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We are upgrading large scale angular app from 6 to 17. Like everybody else I have also been following Angular Upgrade Guide: but that always talks about upgrading one version at a time.

Our app has nearly 50 third party libraries. So upgrading libraries is the major work compared to upgrading the angular version itself.

As an architect I do not see any point in travelling from v6 to v17, step by step.

In 2023 why any one would write the code of intermediate versions (of angular and used 3rd party libraries) just to discard them?

IMHO there has to be a better guidance on how to upgrade badly outdated Angular projects, but cound't find authoritative answer on the topic.

Is there any logic on why one should not move to V17 directly? Why it is officially recommended to go step by step?

Any guidance is greatly appreciated, thank you.

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    It can be a challenge, and when you cross thresholds where third-party libs stop working, you can't cleanly test each step in the upgrade journey. How I have handled that myself is to just walk the angular updates forward. When you reach a point where third-party libs are blocking, just comment them out of the package.json and keep going. You can't validate each step, just keep updating. When you arrive at 14 or so, pause. Fix things up, do the research on the packages, get your app building and running again. Then execute the last couple of updates one at a time, fixing each step. Commented Oct 19, 2023 at 17:00
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    You definitely want to walk each angular version so you can get as many automated update code fixes as possible. Angular tries to help you with many of the breaking changes. Commented Oct 19, 2023 at 17:01

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If the angular app is badly outdated, then it is very difficult to upgrade it.

This is not a problem with Angular. 'Inability to upgrade easily' is a wellknown problem with almost all of the opensource software utilities. Opensource never comes with the guarantee of extremely long term backward compatibility or upgrading by skipping major versions.


Angular 6 was released in 2018.

Many things have changed since then. Many projects on NPM have got closed down. New projects sprang up. Typescript language had changed considerably in the past 5 years. Nodejs platform went through major updates.

Angular 17 is released in Novemebr 2023.

Jumping from 6 to 17 is a very long jump. Doing it successfully requires the understanding of changes that have happended in the past 5 years not only to Angular, but also to its ecosystem (Typescript, Nodejs, RXJS, Webpack, NPM packages).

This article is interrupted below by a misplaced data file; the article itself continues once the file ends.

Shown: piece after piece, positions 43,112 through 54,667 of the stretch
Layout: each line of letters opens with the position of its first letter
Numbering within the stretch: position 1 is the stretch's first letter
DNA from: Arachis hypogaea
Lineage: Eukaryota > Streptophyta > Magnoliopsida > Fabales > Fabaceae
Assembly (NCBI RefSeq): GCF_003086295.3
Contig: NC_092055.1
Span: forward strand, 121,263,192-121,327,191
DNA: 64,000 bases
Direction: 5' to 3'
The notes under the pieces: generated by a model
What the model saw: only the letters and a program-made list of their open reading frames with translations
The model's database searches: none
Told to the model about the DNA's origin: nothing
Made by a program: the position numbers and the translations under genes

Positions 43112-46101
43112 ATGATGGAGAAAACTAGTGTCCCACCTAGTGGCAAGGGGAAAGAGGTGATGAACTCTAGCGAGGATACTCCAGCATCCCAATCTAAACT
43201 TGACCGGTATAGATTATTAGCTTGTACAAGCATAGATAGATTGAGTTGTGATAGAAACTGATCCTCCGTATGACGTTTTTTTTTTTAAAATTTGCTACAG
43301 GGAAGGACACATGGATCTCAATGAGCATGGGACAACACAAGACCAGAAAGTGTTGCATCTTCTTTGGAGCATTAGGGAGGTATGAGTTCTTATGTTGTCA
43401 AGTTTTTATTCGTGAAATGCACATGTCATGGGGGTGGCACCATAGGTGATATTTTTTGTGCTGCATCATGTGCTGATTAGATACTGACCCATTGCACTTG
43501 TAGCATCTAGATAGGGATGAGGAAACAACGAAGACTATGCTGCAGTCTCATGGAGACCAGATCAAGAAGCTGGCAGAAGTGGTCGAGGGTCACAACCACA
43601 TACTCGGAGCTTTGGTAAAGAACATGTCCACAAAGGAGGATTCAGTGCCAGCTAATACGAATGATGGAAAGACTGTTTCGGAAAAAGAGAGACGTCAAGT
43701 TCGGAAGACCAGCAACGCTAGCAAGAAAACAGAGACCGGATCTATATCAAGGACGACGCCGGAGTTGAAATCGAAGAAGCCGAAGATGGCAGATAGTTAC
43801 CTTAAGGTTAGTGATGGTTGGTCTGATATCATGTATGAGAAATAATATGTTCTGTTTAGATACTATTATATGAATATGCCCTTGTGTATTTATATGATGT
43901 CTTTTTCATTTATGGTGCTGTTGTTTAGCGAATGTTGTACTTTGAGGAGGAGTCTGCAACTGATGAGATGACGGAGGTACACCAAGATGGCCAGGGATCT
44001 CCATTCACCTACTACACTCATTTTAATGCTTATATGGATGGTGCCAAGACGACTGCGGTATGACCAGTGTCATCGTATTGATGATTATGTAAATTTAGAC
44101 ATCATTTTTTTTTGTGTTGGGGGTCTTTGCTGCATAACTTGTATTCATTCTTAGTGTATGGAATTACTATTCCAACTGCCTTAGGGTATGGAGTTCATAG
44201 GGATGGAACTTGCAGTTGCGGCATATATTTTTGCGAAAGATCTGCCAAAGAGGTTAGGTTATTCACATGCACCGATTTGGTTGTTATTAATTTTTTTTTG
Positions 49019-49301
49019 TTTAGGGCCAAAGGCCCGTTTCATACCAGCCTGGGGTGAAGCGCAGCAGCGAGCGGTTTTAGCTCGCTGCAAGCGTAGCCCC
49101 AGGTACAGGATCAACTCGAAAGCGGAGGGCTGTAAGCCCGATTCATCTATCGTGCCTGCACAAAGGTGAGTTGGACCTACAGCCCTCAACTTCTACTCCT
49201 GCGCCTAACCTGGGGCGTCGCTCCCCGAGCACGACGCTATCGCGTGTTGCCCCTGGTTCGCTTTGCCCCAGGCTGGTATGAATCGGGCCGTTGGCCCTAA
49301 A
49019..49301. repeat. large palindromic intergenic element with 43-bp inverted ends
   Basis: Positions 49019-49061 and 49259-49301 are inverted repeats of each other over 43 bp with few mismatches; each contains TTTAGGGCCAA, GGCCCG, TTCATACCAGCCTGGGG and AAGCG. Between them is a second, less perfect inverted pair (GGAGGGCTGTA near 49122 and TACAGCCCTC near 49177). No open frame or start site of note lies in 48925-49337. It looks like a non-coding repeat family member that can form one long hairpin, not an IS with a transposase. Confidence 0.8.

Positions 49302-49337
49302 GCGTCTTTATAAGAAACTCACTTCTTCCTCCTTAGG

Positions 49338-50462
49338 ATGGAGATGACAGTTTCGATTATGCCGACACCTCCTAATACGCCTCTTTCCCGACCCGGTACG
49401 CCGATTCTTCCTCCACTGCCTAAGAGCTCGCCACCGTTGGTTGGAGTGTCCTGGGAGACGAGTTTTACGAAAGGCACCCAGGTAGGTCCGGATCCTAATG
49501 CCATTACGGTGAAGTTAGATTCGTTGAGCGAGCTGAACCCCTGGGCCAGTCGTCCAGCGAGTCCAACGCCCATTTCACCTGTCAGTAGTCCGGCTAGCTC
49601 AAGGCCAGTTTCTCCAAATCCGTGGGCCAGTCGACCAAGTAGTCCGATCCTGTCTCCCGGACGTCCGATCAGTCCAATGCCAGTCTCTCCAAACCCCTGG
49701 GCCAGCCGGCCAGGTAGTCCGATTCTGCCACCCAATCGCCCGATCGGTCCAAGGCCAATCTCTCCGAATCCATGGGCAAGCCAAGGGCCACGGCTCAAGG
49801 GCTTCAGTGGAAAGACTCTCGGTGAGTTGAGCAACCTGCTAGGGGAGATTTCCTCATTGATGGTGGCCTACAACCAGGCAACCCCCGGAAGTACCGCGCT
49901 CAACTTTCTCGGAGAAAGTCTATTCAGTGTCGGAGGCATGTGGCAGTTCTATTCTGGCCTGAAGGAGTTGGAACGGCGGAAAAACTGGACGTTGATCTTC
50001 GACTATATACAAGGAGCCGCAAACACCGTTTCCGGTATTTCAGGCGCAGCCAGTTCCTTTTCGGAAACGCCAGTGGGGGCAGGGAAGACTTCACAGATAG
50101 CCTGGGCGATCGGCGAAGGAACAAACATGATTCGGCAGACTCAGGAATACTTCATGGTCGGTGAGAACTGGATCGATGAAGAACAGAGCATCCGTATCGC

If some of the dependencies have become deprecated, then the effort of finding and testing the replacements for the dependencies will also be required.


These are my findings based on my experience of upgrading several Angular projects in the past 8 years:

1. Upgrade from Angular 12 to 17 is easy.

Typescript language, Nodejs and the general NPM dependencies for Angular did not have many breaking updates since late 2021. Angular evolved from version 12 to 17 during this period. Upgrade from Angular 12 to 17 is fairly easy, as the ecosystem had been generally stable in this period. Most of the Angular 12 projects can be directly upgraded to 17 without code changes.

2. Upgrade from Angular 2 to 11 is difficult

Between 2016 and 2021, there was a tremendous change in the ecosystem. COVID19 pandemic also caused problems to many opensource projects. Angular evolved from version 2 to 11 during this period. Upgrading Angular from version 2 to any other version till 11 was very difficult due to the nature of changes in the ecosystem at that time.

3. Very difficult to upgrade from before 12 to 13 or above

Nodejs and Typescript have had numerous updates coinciding with the timeframe of Angular changing from 11 to 12. Upgrading Angular from any version below 12 to a version above 12 is very difficult due to this.


Recommended upgrade approach for Angular 6 to 17 Though the best practice is to do a step-by-step upgrade, one major version at a time, it can be safely avoided in many cases.

Based on my experience and consideration of the timelines of breaking changes, this 4 stage upgrade will be the easiest:

  • Stage 1: Upgrade from Angular version 6 to 9
  • Stage 2: Upgrade from Angular 9 to 11
  • Stage 3: Upgrade from Angular 11 to 12 or 13
  • Stage 4: Upgrade from Angular 12/13 to 17